By Richard Winters
My Rating: 9 out of 10
4-Word Review: Tankers stranded in desert.
During the invasion of Afghanistan in 1981 a group of Soviet tanks roll into a small village and callously bomb every home and building to a cinder. One of the tanks, led by Commander Daskal (George Dzundza), orders his driver Konstantin (Jason Patric) to run over an Afghan man to the shock and horror of everyone else. When Taj (Steven Bauer), who is one of the Afghan fighters, returns to the village and sees all the carnage, including the death of his father and brother, he becomes committed to seek revenge. He assembles a small group of fighters to go out into the desert to search for the tank, which they call the beast, and which has become lost when it takes a wrong turn and thus stranding them in the middle of nowhere with no option but to turn around and go back to where they came from, which they want to avoid. As the gas and rations become scarce the tensions mount particularly between Daskal and Konstantin who share widely different viewpoints as well as with Samad (Erick Avari) an Afghan interpreter who Daskal no longer trusts and now considers to be a traitor.
This film was requested for review by a reader of this blog named Nick (it was requested over a year ago and I do apologize that I got caught up with things and forgot about watching it). What struck me though is how he said it was such a gripping film and one of the best war movies, in his opinion, ever made and yet few people, including myself, had ever heard of it. I figured if the movie was as great as he said it should be better known and feared it might not live up to his billing, but when I watched it I found myself just as caught up in it as he said and impressed with how emotionally compelling it was from beginning to end.
Why this great film fell into obscurity and was dismal at the box office where it managed to only recoup a paltry $161,000 out of an $8 million budget is yet another example of the cruelty of the Hollywood business. It was directed by Kevin Reynolds who had just come-off doing the breezy road comedy hit Fandango and who wanted to follow that up by doing something completely different. He decided to do a filmization to the stageplay ‘Nanawatai’ by William Mastrosimone who was inspired to write the play after witnessing a group of mujahideen fighters capture and execute a Soviet tank crew in 1986. David Puttnam, the then head of Columbia Pictures, loved the script and threw his full support to the project. However, during the course of the filming Puttnam was ousted and Dawn Steel took over. She wasn’t as enthusiastic about the movie and when it was completed it got released to only a few theaters with no promotion. Few people heard or saw it and it went into oblivion only to finally several decades later get the recognition it deserved through the release of the DVD and has now acquired a fairly sizable cult following.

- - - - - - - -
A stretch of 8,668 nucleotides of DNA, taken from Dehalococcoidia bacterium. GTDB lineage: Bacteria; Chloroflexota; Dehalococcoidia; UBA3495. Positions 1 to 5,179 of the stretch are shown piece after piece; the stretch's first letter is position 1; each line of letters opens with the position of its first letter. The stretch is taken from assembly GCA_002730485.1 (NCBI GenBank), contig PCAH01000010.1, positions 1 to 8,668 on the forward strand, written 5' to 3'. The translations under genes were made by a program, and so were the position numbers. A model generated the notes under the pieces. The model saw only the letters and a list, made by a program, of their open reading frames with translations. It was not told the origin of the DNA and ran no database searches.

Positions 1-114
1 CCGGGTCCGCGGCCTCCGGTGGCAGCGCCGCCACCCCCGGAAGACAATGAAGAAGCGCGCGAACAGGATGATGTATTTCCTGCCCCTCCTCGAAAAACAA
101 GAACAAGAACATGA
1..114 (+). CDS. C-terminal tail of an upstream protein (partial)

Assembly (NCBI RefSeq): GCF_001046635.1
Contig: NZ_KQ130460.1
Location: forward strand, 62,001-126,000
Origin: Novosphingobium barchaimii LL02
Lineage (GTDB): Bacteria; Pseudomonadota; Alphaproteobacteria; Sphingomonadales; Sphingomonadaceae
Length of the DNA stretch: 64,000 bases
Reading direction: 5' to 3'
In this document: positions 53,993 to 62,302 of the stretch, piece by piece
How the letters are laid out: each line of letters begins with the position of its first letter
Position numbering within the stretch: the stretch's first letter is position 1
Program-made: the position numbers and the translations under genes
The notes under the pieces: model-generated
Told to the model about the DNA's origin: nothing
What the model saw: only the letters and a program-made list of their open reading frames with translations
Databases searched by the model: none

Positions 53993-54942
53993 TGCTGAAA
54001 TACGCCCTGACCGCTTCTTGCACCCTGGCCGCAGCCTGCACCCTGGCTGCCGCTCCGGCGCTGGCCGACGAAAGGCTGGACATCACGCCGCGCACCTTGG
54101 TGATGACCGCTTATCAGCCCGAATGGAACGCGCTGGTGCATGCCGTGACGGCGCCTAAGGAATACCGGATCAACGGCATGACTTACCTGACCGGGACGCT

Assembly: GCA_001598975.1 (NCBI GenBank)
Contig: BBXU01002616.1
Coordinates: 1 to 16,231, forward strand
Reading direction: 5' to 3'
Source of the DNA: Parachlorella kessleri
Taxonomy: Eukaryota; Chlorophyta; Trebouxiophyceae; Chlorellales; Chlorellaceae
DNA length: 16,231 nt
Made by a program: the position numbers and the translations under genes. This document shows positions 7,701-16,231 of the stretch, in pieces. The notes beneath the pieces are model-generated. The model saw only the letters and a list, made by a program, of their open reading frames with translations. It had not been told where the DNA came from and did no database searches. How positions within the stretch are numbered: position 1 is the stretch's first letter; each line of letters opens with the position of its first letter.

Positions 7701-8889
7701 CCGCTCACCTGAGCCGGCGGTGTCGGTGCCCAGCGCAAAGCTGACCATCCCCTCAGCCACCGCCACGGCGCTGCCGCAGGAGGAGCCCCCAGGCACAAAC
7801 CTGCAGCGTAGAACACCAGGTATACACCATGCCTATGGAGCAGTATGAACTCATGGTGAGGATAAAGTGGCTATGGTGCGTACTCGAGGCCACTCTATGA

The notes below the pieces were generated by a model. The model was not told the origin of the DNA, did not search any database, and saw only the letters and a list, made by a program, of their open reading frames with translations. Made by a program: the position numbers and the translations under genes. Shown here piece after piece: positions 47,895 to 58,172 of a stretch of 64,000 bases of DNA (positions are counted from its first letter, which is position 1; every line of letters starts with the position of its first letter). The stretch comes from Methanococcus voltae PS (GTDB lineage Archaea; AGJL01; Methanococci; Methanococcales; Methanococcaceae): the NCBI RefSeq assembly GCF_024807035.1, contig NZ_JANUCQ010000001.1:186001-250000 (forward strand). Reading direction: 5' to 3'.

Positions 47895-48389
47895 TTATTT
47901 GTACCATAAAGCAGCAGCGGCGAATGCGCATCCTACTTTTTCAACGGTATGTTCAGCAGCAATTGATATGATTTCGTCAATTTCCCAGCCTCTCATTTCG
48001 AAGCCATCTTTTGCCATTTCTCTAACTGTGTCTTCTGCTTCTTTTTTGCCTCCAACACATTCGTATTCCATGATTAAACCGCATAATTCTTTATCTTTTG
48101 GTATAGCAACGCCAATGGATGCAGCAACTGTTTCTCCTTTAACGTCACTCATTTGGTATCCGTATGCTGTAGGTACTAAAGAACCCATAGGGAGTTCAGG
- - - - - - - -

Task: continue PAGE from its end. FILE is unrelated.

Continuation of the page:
The use of a hand-held camera and graphic violence, including seeing the man get run over by a tank and then afterwards the remains of his mangled body, all help accentuate the harsh realism of war. Having it shot in a desert in Israel helps add to the authenticity as deserts in North America look different and cannot match the distinct topography of a Middle Eastern one. Leonard Maltin in his review, which I didn’t read until after viewing the film, describes the plot as ‘predictable’ and the pace ‘ponderous’ while the characters are in his opinion ‘stereotyped’, which I couldn’t disagree with more. While I haven’t seen every war movie out there I found this one to have many intriguing twists that I wouldn’t have guessed. The characters have distinct personalities and the pace is perfect with each scene and line of dialogue opening up a new story wrinkle.
My only two complaints is that the Afghan townspeople at the beginning are a bit too blissful as after all a war was going around them, which they were aware of, so I’d have thought they’d be more guarded and only cautiously gone outside if completely needed versus behaving as if they’re in a bubble with no worries about the horrors around them until it finally happens. The Russian soldiers are too Americanized. Great effort was put into the Afghans to make them seem authentic including having them speak in their native tongue with subtitles, but actors playing the Russians not only speak in English, but do it with American accents. I’m okay with them talking in English as forcing them all to learn Russian would’ve been too exhausting and requiring the movie to be completely subtitled, so I’m okay with that compromise, which seemed almost necessary. I presume for the project to get financed the studio insisted on American actors to play the parts in order to make it more marketable, so I understand that concession as well, but at least have them sound Russian should’ve been a requirement as many times throughout the movie I had to keep reminding myself this was a Russian army as outside of George Dzundza’s brilliant performance, the rest hardly seemed foreign in any way.
Alternate Title: The Beast of War
My Rating: 9 out of 10
Released: September 16, 1988
Runtime: 1 Hour 51 Minutes
Director: Kevin Reynolds
Studio: Columbia Pictures
Available: DVD, Amazon Video, Tubi